The Texas secretary of state submitted additional information to the Department of Justice on Tuesday in an effort to ensure the state’s controversial voter ID law is implemented on time. It’s unclear, though, whether the data Texas provided will allow federal voting officials to determine whether the law would disenfranchise minority voters.
The bill, SB 14 by state Sen. Troy Fraser, R-Horseshoe Bay, is scheduled to take effect Jan. 1. But the timeline appeared in jeopardy last month after the DOJ said it needed additional information to ensure the law would not infringe on the voting rights of certain minority groups. The law, which Gov. Rick Perry deemed an emergency item during the legislative session this year, would require voters to furnish a state-issued photo ID before casting a ballot.
Under Section 5 of the Voting Rights Act, the Department of Justice or the federal courts reserve the right to review laws that affect voter participation before they are implemented. The Department of Justice initially said on Sept. 23 it did not receive adequate information in the state’s application for preclearance to determine if the proposed changes would negatively affect minority groups. The department wanted to know the racial breakdown and counties of residence of the estimated 605,500 registered voters who do not have a state-issued license or ID, and how many of them have Spanish surnames. It requested the same information for registered voters who do have valid IDs.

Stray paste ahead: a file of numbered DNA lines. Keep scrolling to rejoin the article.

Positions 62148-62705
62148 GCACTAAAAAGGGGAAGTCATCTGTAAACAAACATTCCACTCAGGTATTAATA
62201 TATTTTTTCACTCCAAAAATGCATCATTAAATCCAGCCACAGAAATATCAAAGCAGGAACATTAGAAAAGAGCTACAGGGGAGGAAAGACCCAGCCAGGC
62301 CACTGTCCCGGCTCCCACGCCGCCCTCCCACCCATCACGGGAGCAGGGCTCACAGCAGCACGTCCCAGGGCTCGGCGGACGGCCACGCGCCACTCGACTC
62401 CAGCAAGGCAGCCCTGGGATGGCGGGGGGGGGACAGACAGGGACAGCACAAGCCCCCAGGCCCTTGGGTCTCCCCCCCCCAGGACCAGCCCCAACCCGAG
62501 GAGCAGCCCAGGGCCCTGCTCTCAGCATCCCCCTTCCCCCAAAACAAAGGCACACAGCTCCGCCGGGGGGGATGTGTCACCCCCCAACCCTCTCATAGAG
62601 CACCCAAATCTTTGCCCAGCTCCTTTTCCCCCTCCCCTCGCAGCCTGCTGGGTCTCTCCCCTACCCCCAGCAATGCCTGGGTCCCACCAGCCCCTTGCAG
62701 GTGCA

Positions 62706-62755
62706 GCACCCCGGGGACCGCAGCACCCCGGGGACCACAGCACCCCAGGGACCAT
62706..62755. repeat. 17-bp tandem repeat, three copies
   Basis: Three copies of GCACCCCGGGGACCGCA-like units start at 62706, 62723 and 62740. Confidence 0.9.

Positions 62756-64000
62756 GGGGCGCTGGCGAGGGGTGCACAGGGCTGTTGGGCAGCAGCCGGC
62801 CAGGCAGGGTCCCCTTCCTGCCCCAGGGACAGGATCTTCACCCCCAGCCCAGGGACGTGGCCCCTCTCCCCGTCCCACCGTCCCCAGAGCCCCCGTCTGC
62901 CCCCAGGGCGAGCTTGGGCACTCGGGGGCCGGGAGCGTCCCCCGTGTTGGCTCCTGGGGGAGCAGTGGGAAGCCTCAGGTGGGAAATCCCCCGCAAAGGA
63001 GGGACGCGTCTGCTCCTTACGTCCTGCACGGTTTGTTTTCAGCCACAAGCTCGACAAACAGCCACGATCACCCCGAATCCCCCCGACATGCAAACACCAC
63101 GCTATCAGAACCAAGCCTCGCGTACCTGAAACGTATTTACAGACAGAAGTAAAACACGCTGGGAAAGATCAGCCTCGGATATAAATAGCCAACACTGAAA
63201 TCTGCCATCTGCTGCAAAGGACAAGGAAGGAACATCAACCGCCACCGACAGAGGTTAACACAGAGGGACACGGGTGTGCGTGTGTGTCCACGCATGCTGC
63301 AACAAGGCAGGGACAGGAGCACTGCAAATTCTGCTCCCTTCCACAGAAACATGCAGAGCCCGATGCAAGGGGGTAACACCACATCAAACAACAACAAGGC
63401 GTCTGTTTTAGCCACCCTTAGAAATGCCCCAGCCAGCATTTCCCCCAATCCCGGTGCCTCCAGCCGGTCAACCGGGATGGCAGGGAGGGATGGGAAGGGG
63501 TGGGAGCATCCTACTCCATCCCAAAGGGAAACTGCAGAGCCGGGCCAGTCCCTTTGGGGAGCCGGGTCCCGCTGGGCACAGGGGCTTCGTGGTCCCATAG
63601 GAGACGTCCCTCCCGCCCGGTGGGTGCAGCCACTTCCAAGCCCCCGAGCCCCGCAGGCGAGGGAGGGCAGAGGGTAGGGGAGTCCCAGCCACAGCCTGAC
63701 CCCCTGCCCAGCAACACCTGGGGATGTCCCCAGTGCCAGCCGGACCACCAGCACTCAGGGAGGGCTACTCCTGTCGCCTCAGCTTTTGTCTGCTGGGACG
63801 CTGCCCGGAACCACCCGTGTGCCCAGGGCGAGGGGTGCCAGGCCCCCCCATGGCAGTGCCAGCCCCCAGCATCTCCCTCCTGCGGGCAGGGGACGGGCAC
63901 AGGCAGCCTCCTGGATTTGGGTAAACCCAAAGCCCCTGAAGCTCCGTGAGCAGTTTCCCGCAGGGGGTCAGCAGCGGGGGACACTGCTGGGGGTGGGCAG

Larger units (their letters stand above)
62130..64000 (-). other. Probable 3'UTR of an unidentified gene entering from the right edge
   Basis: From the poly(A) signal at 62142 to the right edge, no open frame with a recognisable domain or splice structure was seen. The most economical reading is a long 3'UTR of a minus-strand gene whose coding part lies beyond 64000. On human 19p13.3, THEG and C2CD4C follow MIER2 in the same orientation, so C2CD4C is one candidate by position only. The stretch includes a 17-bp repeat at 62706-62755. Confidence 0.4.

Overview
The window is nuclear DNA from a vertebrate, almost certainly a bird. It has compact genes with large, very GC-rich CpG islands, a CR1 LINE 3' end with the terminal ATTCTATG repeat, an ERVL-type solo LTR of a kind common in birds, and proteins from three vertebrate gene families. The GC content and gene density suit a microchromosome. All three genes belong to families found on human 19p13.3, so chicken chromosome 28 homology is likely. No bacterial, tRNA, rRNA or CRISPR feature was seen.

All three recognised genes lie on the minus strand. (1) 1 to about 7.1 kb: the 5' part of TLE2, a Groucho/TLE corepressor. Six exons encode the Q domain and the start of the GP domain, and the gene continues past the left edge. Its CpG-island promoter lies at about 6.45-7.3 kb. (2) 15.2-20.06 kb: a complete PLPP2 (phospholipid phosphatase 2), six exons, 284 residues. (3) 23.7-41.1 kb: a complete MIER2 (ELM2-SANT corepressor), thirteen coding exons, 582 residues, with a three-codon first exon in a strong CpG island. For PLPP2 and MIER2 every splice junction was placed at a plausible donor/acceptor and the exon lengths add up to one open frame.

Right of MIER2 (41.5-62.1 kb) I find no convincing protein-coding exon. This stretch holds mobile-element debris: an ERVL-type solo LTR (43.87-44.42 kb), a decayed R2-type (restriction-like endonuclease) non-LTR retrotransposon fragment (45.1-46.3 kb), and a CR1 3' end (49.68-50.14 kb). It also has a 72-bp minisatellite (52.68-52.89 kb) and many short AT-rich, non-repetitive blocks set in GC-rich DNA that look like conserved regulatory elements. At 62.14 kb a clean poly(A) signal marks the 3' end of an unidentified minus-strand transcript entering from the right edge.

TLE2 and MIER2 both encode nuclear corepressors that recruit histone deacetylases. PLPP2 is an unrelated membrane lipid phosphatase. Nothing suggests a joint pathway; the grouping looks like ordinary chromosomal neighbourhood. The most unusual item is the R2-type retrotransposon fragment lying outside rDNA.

The state, though, does not collect race information from voters. So the secretary of state instead submitted to the Department of Justice a list of all the Hispanic surnames in Texas, as recorded by the U.S. Census Bureau. It offered to check that list against the list of registered voters to determine how many voters have Hispanic names. The DOJ refused to comment when asked last week if the state’s inability to provide the racial breakdown as requested would delay or even prevent the preclearance request.
The secretary of state also gave the Department of Justice a spreadsheet showing how many registered voters reside in each county as of Sept. 16. It shows how many voters did not provide an ID when they registered to vote, how many voters did not provide an ID but whose records matched an ID record in the DPS database (which means they have been issued an ID) and those who did not provide an ID and could not be matched with a DPS record.